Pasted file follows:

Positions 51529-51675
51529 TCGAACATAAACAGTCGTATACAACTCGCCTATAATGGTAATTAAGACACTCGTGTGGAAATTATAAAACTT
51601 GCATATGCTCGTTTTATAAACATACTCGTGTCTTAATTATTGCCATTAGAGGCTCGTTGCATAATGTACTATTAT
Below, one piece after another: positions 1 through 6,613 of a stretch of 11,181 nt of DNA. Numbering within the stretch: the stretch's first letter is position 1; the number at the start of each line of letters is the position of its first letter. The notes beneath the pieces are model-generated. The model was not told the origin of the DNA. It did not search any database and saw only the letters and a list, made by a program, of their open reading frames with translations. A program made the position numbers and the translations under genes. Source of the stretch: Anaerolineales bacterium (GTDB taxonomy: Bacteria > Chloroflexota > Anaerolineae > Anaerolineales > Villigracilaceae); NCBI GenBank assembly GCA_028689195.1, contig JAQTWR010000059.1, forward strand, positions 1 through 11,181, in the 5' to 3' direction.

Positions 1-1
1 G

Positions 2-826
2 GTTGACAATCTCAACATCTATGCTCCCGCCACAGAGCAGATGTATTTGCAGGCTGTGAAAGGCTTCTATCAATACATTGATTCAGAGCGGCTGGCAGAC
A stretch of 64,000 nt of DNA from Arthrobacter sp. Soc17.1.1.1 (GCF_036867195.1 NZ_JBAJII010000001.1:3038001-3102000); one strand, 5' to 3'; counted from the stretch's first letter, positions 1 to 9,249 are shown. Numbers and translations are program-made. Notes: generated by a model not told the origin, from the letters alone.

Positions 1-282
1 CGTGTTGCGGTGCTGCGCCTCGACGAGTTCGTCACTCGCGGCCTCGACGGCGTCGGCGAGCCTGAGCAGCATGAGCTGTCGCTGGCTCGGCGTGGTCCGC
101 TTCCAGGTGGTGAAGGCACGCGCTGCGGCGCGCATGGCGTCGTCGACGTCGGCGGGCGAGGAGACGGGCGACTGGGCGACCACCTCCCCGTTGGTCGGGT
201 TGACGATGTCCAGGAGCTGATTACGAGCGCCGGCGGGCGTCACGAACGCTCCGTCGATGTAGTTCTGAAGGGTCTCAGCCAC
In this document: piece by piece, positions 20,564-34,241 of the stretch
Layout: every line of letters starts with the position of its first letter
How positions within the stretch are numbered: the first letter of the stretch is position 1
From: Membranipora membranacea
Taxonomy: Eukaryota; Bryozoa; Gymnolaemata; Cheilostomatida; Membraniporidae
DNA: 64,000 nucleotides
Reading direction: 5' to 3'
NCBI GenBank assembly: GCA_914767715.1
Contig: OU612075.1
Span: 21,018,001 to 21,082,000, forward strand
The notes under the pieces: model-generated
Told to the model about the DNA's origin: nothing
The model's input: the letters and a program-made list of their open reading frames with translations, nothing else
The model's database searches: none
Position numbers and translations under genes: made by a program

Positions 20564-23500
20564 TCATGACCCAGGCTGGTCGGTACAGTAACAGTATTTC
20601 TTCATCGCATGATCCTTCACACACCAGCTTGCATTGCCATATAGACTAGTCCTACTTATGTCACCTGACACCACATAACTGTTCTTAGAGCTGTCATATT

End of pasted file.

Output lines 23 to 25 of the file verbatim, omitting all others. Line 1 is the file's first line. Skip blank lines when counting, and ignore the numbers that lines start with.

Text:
Span: 21,018,001 to 21,082,000, forward strand
The notes under the pieces: model-generated
Told to the model about the DNA's origin: nothing